Stop supporting essay mills, Education Secretary tells PayPal
|Date:||March 20 - 2019|
The Education Secretary has today pledged to 'beat the cheats' at university.
Damian Hinds MP is calling on online platforms to help tackle the use of essay writing services, particularly singling out 'online giant' PayPal.
QAA wrote to six of the biggest online platforms at the end of last year, including PayPal, asking them to stop doing business with essay writing companies.
In response to today's announcement, QAA Chief Executive Douglas Blackstock said:
'We applaud the government for putting pressure on these powerful platforms to stop doing business with essay cheat companies, making it increasingly difficult for them to find an audience for the unscrupulous services that damage reputations and lives.
'The UK has a world-leading reputation for the standards and quality of its higher education and we are not going to let these companies undermine it. Companies that try to entice students to buy so-called plagiarism free essays pose a real threat to the academic integrity of our higher education.'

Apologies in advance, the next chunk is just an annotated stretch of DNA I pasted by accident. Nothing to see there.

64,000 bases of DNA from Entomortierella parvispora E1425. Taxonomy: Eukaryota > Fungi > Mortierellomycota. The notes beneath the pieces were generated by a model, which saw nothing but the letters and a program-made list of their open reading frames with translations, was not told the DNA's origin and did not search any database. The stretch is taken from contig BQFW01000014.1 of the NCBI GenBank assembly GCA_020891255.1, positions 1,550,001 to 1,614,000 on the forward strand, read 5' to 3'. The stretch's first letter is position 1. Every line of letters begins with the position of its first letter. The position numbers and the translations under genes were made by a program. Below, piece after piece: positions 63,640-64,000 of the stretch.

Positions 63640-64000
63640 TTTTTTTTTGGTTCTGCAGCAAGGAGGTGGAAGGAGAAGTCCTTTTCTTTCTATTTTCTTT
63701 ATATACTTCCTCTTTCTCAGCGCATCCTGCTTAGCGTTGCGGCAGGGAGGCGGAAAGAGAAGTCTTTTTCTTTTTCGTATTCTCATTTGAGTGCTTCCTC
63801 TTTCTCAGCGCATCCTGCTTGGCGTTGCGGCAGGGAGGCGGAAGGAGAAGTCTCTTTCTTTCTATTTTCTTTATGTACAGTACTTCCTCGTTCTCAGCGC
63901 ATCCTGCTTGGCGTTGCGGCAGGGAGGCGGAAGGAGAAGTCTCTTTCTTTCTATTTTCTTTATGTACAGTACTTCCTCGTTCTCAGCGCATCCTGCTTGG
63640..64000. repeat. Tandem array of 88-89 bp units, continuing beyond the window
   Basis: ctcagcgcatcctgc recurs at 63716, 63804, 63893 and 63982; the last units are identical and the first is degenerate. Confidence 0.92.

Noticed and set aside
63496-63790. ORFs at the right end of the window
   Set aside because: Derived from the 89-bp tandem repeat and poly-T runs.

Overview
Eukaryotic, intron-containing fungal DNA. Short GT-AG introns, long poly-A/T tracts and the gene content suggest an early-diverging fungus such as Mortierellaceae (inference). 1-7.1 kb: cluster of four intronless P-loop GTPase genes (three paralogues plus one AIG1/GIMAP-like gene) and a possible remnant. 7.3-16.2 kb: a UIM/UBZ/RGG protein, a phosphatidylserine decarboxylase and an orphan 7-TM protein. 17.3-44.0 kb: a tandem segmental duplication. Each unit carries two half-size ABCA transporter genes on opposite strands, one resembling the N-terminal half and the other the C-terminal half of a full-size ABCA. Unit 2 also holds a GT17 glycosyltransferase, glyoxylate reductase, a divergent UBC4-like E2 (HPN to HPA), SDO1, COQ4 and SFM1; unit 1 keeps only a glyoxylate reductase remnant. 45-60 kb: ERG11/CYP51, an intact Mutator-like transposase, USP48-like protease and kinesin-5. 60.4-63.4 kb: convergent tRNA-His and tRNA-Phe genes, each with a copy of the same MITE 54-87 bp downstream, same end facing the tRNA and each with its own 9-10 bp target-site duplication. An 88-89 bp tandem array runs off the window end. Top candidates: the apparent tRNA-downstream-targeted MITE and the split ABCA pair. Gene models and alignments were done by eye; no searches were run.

As well as calling on online platforms to stop promoting and facilitating access to essay mills, Mr Hinds is asking higher education providers to consider ‘honour codes’, which would see students sign a pledge not to use essay writing services for their own assignments.
A study by Professor Phil Newton of Swansea University found that up to one in seven students since 2014 have admitted to paying someone else to write their assignments.
'Sadly, there have always been some people who opt for the easy way and the internet has seen a black market in essay writing services spring up,' said Mr Hinds in today's statement.
'I am determined to beat the cheats who threaten the integrity of our system and am calling on online giants, such as PayPal, to block payments or end the advertisement of these services – it is their moral duty to do so.'